Steven Pinker on Feminism

The Bully Pulpit

Steven Pinker

“I am a feminist. I believe that women have been oppressed, discriminated against, and harassed for thousands of years. I believe that the two waves of the feminist movement in the 20th century are among the proudest achievements of our species, and I am proud to have lived through one of them, including the effort to increase the representation of women in the sciences.

But it is crucial to distinguish the moral proposition that people should not be discriminated against on account of their sex — which I take to be the core of feminism — and the empirical claim that males and females are biologically indistinguishable. They are not the same thing. Indeed, distinguishing them is essential to protecting the core of feminism. Anyone who takes an honest interest in science has to be prepared for the facts on a given issue to come out either way. And that…

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About Jim Rose

Utopia - you are standing in it promotes a classical liberal view of the world and champion the mass flourishing of humanity through capitalism and the rule of law. The origin of the blog is explained in the first blog post at

1 thought on “Steven Pinker on Feminism

  1. That’s a strawman argument, isn’t it. Feminism is about advocacy for women, that is female persons, for equality on the basis of sex, inherent in that is the idea that the sexes are biologically different but this doesn’t mean that their abilities and potential in life are different or that women should be limited to a much poorer education and domestic life only. So they therefore argued that women should get the same pay for the same job, there is no justification for pay less a female nurse than a male nurse working in a medical ward. They also argued against the practice of limiting women’s education and firing them when they got pregnant, instead of ignoring that biological difference of who gives birth they argued for maternity leave provisions and fought for women to be able to get an education and have the career of their choice. Now they all complain that girls are doing better at school, but they never seem to look at how boys are doing comparing with how boys have done historically (here’s a clue: it’s not different and boys have historically had options for going into vocational training that were denied girls.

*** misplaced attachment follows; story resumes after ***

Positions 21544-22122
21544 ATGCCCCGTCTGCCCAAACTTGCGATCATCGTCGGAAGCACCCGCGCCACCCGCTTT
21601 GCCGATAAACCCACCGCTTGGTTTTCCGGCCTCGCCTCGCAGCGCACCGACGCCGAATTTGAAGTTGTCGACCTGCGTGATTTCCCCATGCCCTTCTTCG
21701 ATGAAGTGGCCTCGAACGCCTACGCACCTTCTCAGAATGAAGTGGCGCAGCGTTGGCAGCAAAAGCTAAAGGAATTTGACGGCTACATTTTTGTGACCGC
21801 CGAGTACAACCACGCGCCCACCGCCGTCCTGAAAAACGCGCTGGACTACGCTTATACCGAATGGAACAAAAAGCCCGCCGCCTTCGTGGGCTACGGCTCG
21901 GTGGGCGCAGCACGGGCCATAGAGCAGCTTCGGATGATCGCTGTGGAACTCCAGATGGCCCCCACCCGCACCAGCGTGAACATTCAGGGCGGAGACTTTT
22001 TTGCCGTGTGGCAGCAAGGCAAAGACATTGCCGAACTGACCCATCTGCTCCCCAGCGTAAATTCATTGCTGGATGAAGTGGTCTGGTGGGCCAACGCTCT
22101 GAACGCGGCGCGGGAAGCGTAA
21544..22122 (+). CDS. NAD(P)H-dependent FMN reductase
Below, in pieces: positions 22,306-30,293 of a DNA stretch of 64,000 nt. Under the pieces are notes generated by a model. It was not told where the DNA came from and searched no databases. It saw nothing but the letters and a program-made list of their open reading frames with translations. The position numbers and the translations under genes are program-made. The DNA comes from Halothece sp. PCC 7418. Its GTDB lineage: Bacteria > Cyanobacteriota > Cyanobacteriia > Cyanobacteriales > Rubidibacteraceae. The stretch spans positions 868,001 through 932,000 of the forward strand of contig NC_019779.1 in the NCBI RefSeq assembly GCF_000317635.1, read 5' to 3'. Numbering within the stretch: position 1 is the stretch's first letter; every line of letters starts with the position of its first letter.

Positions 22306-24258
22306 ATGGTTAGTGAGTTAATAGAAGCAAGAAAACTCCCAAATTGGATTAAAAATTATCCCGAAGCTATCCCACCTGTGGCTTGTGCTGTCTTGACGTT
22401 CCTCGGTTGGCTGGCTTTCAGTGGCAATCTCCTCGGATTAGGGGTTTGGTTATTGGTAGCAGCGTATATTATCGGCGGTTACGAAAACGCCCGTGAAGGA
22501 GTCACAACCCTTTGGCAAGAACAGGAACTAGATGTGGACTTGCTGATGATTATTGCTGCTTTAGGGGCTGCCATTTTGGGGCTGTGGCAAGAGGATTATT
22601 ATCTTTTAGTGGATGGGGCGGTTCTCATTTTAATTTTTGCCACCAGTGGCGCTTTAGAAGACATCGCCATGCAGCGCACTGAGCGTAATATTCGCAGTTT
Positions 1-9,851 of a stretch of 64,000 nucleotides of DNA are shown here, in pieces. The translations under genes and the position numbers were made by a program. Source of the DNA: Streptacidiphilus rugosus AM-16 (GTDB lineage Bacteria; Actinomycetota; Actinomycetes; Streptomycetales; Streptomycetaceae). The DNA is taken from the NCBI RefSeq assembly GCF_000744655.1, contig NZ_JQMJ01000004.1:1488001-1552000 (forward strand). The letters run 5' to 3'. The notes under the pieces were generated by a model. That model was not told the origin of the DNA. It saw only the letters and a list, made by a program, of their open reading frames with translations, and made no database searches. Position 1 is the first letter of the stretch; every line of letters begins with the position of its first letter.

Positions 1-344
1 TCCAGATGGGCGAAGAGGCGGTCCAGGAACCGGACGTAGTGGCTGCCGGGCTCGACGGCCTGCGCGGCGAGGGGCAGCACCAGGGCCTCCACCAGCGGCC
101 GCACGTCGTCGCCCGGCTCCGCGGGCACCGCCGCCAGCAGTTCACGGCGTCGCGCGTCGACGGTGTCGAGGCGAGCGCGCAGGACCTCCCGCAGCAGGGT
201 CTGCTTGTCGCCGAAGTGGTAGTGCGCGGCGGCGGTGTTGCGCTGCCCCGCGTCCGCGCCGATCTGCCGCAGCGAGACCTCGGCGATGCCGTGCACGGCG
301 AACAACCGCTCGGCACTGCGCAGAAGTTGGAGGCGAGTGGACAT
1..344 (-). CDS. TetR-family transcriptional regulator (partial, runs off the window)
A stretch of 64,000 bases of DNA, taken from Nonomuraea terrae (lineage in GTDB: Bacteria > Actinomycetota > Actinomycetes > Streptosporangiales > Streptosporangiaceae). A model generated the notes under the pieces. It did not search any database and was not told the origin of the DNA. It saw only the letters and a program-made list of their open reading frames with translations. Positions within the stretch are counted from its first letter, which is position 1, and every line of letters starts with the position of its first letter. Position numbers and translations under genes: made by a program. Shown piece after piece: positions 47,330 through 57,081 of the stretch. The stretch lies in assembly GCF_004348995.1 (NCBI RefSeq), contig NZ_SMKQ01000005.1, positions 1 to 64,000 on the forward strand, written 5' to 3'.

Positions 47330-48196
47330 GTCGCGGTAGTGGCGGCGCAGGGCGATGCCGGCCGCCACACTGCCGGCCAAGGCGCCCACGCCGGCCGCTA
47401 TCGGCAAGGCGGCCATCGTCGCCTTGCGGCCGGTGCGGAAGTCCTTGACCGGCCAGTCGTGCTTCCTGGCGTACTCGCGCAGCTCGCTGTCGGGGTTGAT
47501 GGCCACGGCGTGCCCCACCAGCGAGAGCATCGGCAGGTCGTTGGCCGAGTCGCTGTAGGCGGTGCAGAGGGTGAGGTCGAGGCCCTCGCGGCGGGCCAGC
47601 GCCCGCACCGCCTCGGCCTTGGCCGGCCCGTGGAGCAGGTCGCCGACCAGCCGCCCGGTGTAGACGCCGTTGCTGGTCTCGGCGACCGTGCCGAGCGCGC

We have human brains in male and female bodies, when children grow up they don’t differ by sex as to ability to learn to walk and talk or learn to read. He creates a false either/or distinction from the quote, either women are lesser and discrimination is justified despite the brain studies and other research never addressing function but tending to pre-existing bias that different is lesser or science must furiously hide the weak claim that women are lesser. In effect what is being argued there is that we ignore the very obvious biases in science, we (hopefully) wouldn’t say that for race, so why is it still OK to argue that on a sex basis. Unless they can actually prove slight differences in the brain (mostly due to body size difference between male and female) affect actual functioning like ability to learn

    On top of that the blank slate argument never existed, nature and nurture both apply and as I’ve seen one biologist say it’s like arguing which is more important, the horizontal or vertical sides of a rectangle. When they talk about grammar, obviously the physiological ability of having a voice box capable of creating vowel and other sounds is important, as well as a brain capable of processing the communication as well as exposure to language. Children found abused, where caregivers don’t speak to them don’t develop language skills properly, nurture obviously counts too.


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